Many mornings, early, I go with the dog down to Bradford Beach. It was spectacular a few weeks ago in the cold: frozen, with big ice cliffs jutting out from the shore. The wind splashed light green water between those cliffs, creating foam that rose skyward.
The beach was beautiful this winter, like an arctic landscape, frigid and unforgiving. The wind cut through whatever warm clothing I wore. But the cold didn’t seem to bother the dog. And after Governor Walker’s assault on education and social welfare was announced, early in January, I minded it less and less. The beach became my place of solitary reflection. Maybe I was steeling myself, thinking that if I could survive that cold, I could make it in the frigid political climate in Wisconsin, as well.
Wisconsin itself felt pretty unforgiving this winter. Widespread devaluation of teachers, professors and other civil servants led to the passage of Act 10 in 2011 and the curtailing of our rights to collective bargaining. With Walker’s re-election, he instigated a renewed assault against public education and social services, announced a state budget with massive cuts to education, and proposed to turn the University of Wisconsin system into a public authority governed by the Board of Regents rather than faculty governance and democratic election. These plans threaten to gut public education in our state. And they draw on and infuse a climate that is increasingly anti-intellectual. It is common to hear teachers, professors and social workers dismissed as lazy and responsible for economic ills that have been purposively created by the greed and disregard of Walker’s fiscal programs.
Now we are moving into spring, the big cuts and the glacial transformation they will bring to our state still on the table. On the beach, the ice fields have melted. The place has assumed some of its customary warm weather look, littered with lake debris well before the summer crowds come with beer cans and plastic bags. The dog and I still go there many mornings; I joke about “working my program” of staying sane in Wisconsin.
The other morning, the dog found a seagull struggling in the surf. The dog is part lab, but he’s slow, so he chases squirrels and birds, but rarely catches a healthy one. An ailing shore bird is his glory. He ran right up to the thing and had it in its jaws in a flash, impervious to my attempts to stop him.
A few moments after I had given up ineffectively trying to save the bird by chasing the dog while flapping my arms and yelling loudly at him, I noticed someone a ways behind me. Soon another dog was bounding up to me, followed by its owner, a woman bundled against the early spring chill.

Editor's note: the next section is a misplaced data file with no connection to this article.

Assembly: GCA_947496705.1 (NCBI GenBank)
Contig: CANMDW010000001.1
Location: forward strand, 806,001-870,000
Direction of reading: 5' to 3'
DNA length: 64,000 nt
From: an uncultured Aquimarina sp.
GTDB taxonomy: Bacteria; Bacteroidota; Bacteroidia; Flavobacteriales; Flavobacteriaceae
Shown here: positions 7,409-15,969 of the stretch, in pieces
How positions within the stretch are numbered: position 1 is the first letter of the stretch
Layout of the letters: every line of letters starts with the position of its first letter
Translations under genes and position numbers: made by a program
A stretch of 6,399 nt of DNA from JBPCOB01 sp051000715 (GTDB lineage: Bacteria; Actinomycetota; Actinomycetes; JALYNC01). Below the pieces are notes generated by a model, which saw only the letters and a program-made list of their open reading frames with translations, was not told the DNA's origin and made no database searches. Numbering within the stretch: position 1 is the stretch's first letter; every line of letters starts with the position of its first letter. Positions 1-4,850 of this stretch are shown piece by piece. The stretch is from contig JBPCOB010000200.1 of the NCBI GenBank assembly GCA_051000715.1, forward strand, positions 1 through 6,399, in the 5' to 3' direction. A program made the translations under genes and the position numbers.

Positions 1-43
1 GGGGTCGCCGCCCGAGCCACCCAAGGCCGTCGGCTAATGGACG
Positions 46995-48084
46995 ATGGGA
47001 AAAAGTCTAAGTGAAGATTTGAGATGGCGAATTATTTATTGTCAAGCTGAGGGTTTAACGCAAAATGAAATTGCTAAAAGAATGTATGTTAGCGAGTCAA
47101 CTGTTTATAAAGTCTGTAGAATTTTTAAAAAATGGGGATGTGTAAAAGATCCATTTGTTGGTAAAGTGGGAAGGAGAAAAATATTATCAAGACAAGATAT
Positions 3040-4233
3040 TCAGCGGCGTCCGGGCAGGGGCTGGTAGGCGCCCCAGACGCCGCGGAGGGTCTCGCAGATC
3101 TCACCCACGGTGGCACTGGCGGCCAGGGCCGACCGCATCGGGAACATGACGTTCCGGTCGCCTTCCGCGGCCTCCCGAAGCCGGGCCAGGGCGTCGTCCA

Holding the limp, bloody bird in his mouth, my dog ran in circles around us, carefully avoiding the new dog. Abashed, I explained to the other dog walker what had happened, and told her how much I hate when my dog does this. She was quiet for a couple of minutes, our shoes squeaking in the sand as we trudged down the beach together. Then she turned to me and told me how much she hates to see creatures like that gull struggling in the surf. Maybe, she said, my dog had performed a mercy killing.
This interpretation lifted my spirits a little; I hadn’t thought of it that way before. We continued to walk down the beach together. She told me that she too comes to that beach frequently. But we had never seen each other before. Maybe, we guessed, we had been missing each other by ten minutes, all winter.
As we walked, she told me about her son-in-law, an undocumented immigrant, who is facing deportation despite being married to her daughter, who is an American citizen. Their lawyers are in the midst of appealing the decision. As the climate in Wisconsin has changed in the past five years, immigrants have faced an increasingly difficult struggle to assert their rights. One of the first things Walker did after he was first elected to office was to overturn a new law allowing undocumented high school students to attend public colleges and universities at in-state rates. This act saved the state no money, but it did send a clear message to immigrant communities about the vulnerability of their place here.
As an immigration historian who is currently completing a book about advocacy against deportation, I did not have additional legal advice to offer the other dog walker. But I could provide a little historical context for this kind of trouble. She thanked me for that, and told me that it was helpful to her to think about her family’s struggles this way. We turned at the end of the beach and headed back towards our cars.
My dog ran ahead and buried his prey in the sand as we reached the parking lot. The woman and I introduced ourselves, shook hands, and said we hoped to run into each other again. I whistled for my dog, toweled as much of the sand off him as I could, and got into my car.
As I went about my work day, I came to understand that the other dog walker had given me a gift: a moment of grace. Maybe this sounds like an extravagant claim. But over the past few months of meetings and forums and strategy sessions, it has become clear to me that these kinds of gifts, these moments of connection and mutual assistance, abound among the people of our state. Right now advocates for education, for civil and immigrant rights, for assistance to the most vulnerable populations among us lack a political majority in Madison. We lack the deep financial coffers offered to Walker and his ilk by out of state cabals like the Koch brothers.
But we have one and other. At the very moment when public sharing of creativity is most under siege, our lives abound with stories that can make connections and create solidarity. The war against public education purposely attacks the very institutions that allow us to fight back. But such acts of collective invention and interpretation constitute our wealth and our resources to surviving the current assaults and to forging a path forward.